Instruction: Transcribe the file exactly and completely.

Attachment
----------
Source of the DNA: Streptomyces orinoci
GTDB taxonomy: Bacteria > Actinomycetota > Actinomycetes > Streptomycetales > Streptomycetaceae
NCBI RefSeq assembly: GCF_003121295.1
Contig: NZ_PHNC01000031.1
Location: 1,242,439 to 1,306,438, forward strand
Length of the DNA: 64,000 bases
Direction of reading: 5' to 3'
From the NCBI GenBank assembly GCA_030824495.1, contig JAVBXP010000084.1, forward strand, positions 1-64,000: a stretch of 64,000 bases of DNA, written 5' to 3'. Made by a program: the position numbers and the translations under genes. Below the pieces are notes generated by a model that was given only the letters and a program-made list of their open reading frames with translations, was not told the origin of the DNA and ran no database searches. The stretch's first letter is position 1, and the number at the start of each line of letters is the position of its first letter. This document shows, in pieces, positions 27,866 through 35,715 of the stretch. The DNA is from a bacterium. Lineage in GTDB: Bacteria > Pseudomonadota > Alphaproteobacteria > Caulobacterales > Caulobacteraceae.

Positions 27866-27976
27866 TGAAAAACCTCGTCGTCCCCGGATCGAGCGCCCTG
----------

Source of the DNA: Streptomyces orinoci
GTDB taxonomy: Bacteria > Actinomycetota > Actinomycetes > Streptomycetales > Streptomycetaceae
NCBI RefSeq assembly: GCF_003121295.1
Contig: NZ_PHNC01000031.1
Location: 1,242,439 to 1,306,438, forward strand
Length of the DNA: 64,000 bases
Direction of reading: 5' to 3'
From the NCBI GenBank assembly GCA_030824495.1, contig JAVBXP010000084.1, forward strand, positions 1-64,000: a stretch of 64,000 bases of DNA, written 5' to 3'. Made by a program: the position numbers and the translations under genes. Below the pieces are notes generated by a model that was given only the letters and a program-made list of their open reading frames with translations, was not told the origin of the DNA and ran no database searches. The stretch's first letter is position 1, and the number at the start of each line of letters is the position of its first letter. This document shows, in pieces, positions 27,866 through 35,715 of the stretch. The DNA is from a bacterium. Lineage in GTDB: Bacteria > Pseudomonadota > Alphaproteobacteria > Caulobacterales > Caulobacteraceae.

Positions 27866-27976
27866 TGAAAAACCTCGTCGTCCCCGGATCGAGCGCCCTG